UTTC Pow-Wow honors WWI veterans

Sep 11, 2017

Pow-wow participants honor WWI veterans.
Credit Lisa Johnson / KUMD/Duluth

Native American veterans of World War One were honored at the annual United Tribes Pow-Wow this weekend in Bismarck.

They served even though at the time, they were not recognized as citizens of the United States.

"Native Americans were the largest per-capita in America to serve in the Great War<" said National World War One Centennial Commission member Terry Hamby. "There were 12,000 Native Americans that served. Over 800 gave their lives."

Hamby said he hopes the UTTC event will help tell a story that should be told.

"Native Americans have always been warriors, and they loved the land," Hamby said. "They joined the military to protect the land, and to protect those people that couldn't protect themselves."

Hamby said when they came back from the war, they talked very little about it.

"There's been a new, vibrant resurgence in interest across the United States, honoring and memorializing those who served, and perished," said World War One Centennial Project Manager Susan Mennenga, with the Pritzger Military Museum and Library in Chicago. She came to the pow-wow.

United Tribes is planning to build a memorial with the names of Native Americans who served in the first World War. It plans to dedicate that memorial in 2018.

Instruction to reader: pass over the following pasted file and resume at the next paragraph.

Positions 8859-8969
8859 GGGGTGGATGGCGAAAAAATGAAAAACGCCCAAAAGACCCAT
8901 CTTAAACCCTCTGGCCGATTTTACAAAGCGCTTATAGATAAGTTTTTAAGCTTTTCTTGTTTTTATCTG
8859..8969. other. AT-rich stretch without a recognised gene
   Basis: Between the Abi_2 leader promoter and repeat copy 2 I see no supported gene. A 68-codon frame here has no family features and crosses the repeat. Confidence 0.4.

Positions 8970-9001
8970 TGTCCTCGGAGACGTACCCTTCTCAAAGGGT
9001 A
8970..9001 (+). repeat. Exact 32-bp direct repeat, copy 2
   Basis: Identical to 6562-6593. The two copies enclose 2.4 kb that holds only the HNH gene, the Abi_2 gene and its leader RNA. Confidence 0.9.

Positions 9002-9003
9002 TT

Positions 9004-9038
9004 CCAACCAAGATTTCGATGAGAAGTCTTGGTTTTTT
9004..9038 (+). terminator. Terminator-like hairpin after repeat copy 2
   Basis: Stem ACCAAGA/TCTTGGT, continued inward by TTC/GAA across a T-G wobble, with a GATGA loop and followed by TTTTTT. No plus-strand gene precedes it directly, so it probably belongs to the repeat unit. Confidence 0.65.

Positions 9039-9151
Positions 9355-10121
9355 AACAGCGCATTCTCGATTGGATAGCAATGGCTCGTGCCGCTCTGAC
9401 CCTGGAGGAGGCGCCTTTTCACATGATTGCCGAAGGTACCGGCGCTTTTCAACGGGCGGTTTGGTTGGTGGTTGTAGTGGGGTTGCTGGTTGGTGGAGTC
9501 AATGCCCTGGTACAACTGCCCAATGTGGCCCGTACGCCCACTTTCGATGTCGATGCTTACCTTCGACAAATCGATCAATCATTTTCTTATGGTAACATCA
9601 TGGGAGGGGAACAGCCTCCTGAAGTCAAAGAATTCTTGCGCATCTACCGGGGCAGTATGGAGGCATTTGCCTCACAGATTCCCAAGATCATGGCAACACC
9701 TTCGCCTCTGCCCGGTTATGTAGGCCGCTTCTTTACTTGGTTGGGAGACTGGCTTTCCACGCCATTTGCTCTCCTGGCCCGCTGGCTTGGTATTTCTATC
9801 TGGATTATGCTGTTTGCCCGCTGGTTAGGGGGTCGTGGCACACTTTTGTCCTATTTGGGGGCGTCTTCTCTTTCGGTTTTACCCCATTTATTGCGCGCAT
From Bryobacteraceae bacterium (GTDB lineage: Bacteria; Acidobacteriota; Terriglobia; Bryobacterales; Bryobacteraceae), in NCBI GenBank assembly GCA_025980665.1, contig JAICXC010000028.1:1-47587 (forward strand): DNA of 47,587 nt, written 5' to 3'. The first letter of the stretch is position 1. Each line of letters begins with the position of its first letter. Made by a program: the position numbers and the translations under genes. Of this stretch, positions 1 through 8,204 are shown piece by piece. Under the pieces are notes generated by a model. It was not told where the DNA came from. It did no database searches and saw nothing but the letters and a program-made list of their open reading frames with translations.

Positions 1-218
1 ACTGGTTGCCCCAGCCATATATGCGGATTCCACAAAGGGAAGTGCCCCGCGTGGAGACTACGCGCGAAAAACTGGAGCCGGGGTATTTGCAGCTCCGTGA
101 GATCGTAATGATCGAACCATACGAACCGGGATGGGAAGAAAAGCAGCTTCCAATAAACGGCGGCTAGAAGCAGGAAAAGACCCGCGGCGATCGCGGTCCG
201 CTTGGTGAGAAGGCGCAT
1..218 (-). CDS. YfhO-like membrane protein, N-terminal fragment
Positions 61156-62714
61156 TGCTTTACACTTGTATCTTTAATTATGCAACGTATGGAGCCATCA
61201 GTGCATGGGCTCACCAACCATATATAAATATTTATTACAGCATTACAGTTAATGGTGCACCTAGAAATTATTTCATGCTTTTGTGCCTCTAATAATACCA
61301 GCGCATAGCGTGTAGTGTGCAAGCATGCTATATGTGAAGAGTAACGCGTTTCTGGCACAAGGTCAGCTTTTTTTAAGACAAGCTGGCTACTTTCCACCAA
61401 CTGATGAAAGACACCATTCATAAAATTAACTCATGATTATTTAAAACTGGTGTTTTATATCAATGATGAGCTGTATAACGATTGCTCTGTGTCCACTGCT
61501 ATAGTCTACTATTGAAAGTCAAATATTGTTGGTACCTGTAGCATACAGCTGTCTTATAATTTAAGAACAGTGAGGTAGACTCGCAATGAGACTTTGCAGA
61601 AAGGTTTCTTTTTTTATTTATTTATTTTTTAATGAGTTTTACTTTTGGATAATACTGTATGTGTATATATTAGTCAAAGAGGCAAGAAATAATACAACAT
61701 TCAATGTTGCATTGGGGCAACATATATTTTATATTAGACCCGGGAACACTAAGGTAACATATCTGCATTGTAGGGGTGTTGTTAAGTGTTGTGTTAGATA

World War One Centennial Commission member Terry Hamby.
Credit Lisa Johnson / KUMD/Duluth

A lot has been said and written about “code talkers” in World War Two – mainly Native American soldiers who spoke both English and Navajo, and who used the Navajo language to pass information and prevent it from being intercepted by the enemy.

But code talking actually originated in the first World War.

"Company commanders realized that when they talked about their battle plans on field telephones, the Germans would tap those field phones," Hamby said. "When we made the attack, the Germans were ready for us."

Hamby said one company commander overheard two Chocktaw Indian soldiers speaking  in their native language.

"He stopped and asked them, 'What are you talking in?'" Hamby said. "They replied, 'It's our native language.' And the commander said, 'Do you have brothers or friends in other units?' And the answer was 'Yes.'"

Hamby said the Native Americans were able to communicate battle plans using that language. He said it greatly shortened the length of the war.